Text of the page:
At first glance, I appear to be a typical Indian-American woman. My parents immigrated to the U.S. in the 1970’s. My father is a physician. My mother holds strong opinions on the merits of silk versus French chiffon saris.Until recently, I lived in New Jersey, and really, what Indian-American doesn’t? My investment banker husband and I have 3 children who attended Hindi class every Friday night for years.

You should know, however, that there are aspects of my life that Indians frown upon.

The aforementioned husband is Nigerian, a people distrusted in this era of 419 scams by Indians and non-Indians alike. And even more damning to a subcontinent that fetishizes degrees, I walked out of a top law school after a week and never looked back.

Upon closer examination, I am NOT a typical Indian-American. From the standpoint of most Indians, truth be told, I am a dud.

I was born in 1973 and grew up outside of Boston. My father was a medical resident and my mother was a housewife. Not a stay-at-home mom, like me, but a housewife. She actually cooked and cleaned.

While my dad toiled at the hospital, my mom ran a free boarding house. If you were an Indian immigrant who entered the United States from 1971 to 1995, you have spent time in my parent’s guest room. Back then there were very few of us in this country. My parents were enlisted to ease the trauma of relatives, friends, and friends of friends as they moved to the West.

We had a steady stream of visitors and to an American-born kid they were uniformly horrid. One of the first was a turbaned young grad student who, despite our 20-year age difference, watched Ernie and Bert with me in amazement, shrieking, “Aray, yay kapaday ka log hay!” Translation: Wow, these people are made from clothes.

There were sweaty aunties with flesh spilling from their saris who smothered me with damp cuddles. There were uncles who shaved in their underpants with the bathroom door open.

One distant cousin who stayed with us for a month had such pungent body odor that it was difficult to sit on the couch hours after he vacated it. My older brother enjoyed slipping contaminated sofa cushions under my comforter, so when I went to bed at night I was enveloped in a cloud of poison gas.

As soon as one guest left, the phone rang. My parents received static-filled calls at odd hours, early in the morning or close to bedtime. They conferred with each other and a date was circled on the calendar.

We faced an onslaught. Like Rama’s arrows piercing Ravana’s regenerating head, we sent one traveler on his way and another arrived at Logan Airport to fill the void. The cycle began anew.

My parents didn’t share my siege mentality. For them, it was a treat. My mom enjoyed preparing elaborate dinners for the visitors. My dad thrived on having a captive audience to regale with funny stories.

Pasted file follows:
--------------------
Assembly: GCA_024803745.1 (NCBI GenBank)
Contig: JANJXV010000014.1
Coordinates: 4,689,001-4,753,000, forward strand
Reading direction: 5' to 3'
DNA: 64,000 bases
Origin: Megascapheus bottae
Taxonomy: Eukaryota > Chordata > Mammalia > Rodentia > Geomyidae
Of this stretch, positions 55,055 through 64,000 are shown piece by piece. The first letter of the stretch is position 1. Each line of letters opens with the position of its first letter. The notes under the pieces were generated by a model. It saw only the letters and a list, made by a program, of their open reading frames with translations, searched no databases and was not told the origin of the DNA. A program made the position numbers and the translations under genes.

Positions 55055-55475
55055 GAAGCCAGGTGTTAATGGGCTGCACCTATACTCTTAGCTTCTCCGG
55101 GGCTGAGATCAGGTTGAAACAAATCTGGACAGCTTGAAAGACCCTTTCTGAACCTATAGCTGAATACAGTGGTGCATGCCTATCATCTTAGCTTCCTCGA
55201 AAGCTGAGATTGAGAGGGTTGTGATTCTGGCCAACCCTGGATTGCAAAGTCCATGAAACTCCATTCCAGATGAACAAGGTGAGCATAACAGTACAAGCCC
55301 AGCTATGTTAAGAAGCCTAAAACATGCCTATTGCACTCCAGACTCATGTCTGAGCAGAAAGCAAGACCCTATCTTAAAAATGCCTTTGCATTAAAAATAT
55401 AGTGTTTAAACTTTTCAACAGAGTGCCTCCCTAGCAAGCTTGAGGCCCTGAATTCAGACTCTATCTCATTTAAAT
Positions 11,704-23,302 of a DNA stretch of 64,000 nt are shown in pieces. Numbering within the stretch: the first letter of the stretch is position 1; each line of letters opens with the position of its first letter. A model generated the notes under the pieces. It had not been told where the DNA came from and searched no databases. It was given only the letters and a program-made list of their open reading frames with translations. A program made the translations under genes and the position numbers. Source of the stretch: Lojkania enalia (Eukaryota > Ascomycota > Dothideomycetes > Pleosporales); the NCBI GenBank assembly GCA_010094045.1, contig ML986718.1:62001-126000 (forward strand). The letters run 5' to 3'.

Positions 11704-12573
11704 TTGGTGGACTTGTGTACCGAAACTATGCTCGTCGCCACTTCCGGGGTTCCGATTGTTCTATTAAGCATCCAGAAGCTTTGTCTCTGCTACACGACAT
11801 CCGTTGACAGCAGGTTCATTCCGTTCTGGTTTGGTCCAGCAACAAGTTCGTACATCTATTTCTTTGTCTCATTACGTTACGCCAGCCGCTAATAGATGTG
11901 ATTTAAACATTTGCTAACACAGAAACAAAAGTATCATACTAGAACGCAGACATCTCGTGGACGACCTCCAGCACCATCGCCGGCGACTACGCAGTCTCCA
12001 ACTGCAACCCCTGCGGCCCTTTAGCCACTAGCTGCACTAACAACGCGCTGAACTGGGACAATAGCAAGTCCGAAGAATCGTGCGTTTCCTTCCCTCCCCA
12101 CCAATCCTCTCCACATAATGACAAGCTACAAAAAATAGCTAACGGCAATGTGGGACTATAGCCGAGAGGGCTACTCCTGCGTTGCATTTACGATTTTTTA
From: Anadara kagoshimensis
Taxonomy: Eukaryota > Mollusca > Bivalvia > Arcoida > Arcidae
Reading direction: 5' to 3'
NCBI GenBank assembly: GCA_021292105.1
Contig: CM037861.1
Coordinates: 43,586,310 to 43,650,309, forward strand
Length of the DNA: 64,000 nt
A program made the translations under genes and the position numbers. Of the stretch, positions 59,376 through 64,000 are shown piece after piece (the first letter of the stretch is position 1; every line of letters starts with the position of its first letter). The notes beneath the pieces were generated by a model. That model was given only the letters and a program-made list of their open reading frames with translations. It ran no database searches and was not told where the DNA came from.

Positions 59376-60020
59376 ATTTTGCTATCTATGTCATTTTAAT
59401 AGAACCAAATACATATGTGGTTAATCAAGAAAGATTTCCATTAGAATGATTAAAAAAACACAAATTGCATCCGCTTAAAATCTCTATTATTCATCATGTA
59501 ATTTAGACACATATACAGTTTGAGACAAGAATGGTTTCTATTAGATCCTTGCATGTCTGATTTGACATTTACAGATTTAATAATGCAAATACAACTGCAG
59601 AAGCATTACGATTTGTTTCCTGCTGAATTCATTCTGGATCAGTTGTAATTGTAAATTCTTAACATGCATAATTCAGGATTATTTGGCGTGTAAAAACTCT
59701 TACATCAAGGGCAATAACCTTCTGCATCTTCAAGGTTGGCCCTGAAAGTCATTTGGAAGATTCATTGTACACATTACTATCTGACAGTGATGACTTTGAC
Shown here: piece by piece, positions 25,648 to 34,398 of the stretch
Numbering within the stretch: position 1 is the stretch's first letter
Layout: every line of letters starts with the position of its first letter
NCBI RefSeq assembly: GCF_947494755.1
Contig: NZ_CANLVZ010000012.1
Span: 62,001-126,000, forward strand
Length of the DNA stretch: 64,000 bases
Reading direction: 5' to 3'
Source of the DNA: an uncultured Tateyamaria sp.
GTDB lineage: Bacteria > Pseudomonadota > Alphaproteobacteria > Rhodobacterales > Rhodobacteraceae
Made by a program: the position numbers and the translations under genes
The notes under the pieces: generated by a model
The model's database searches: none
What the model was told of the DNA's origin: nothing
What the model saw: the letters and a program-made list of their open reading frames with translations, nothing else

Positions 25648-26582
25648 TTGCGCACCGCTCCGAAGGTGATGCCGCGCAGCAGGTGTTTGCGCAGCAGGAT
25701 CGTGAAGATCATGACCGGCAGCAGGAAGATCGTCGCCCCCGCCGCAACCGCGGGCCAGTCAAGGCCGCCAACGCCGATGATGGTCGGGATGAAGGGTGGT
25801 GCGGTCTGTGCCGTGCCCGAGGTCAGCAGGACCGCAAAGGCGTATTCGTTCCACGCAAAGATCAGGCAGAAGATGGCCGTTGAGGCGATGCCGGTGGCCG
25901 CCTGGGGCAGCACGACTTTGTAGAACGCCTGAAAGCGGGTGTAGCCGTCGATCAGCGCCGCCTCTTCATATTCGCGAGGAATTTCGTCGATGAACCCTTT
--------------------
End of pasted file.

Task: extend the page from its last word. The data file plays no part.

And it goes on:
They were raised with large extended families. At their ancestral homes in India, meals were served in shifts to accommodate scores of relatives and servants.

Their childhood experiences imbued my parents with a deep tolerance and compassion for others. My experiences, on the other hand, have made me an unrepentant sociophobe.

Mike and I bought a center-hall Colonial in a leafy New Jersey suburb in 2005. It was a fixer-upper we were reluctant to fix up. It comforted me to think that if an Indian arrived from Newark Airport, the dust of Mumbai on his heels, one look at our shabby house and he would hightail it to the nearest hotel.

In November of 2011, Mike got a fantastic job offer and our family moved to Lagos, Nigeria.

A trip to Lagos requires an official letter of invitation, as well as a visa from the Nigeria consulate. Only the bravest and most dogged will jump through the hoops necessary to travel here.

I’ll admit it. I am a deficient Indian-American woman. I’m not a lawyer or doctor. It never occurred to me to get an MBA. My beloved husband is black. But all of these are forgivable sins.My most glaring flaw—according to my parents, at least—is that I despise caring for guests.

But by moving to West Africa, I have guaranteed that guests—when they do come—will have moved mountains to see us.

And how will we treat the worthy few who make the trek to Nigeria? Simple. We will lavish our visitors with solicitude like generations of our ancestors before us. Even though we relish isolation, the need to be hospitable is embedded in our DNA. Mike and I will EMBRACE our guests. We won’t be able to help ourselves.

Is there a tradition/family practice you hated as a child that you have embraced as an adult? What made you change your views on it?

This is an original post to World Moms Blog by our Indian-American mom of three in Nigeria, Asha.  Asha can be found at Twitter @ashanigeria. You also can find her writing on her personal blog, New Jersey to Nigeria.

The image used in this post was taken by Ruffin Ready. It has a Flickr Creative Commons attribution license.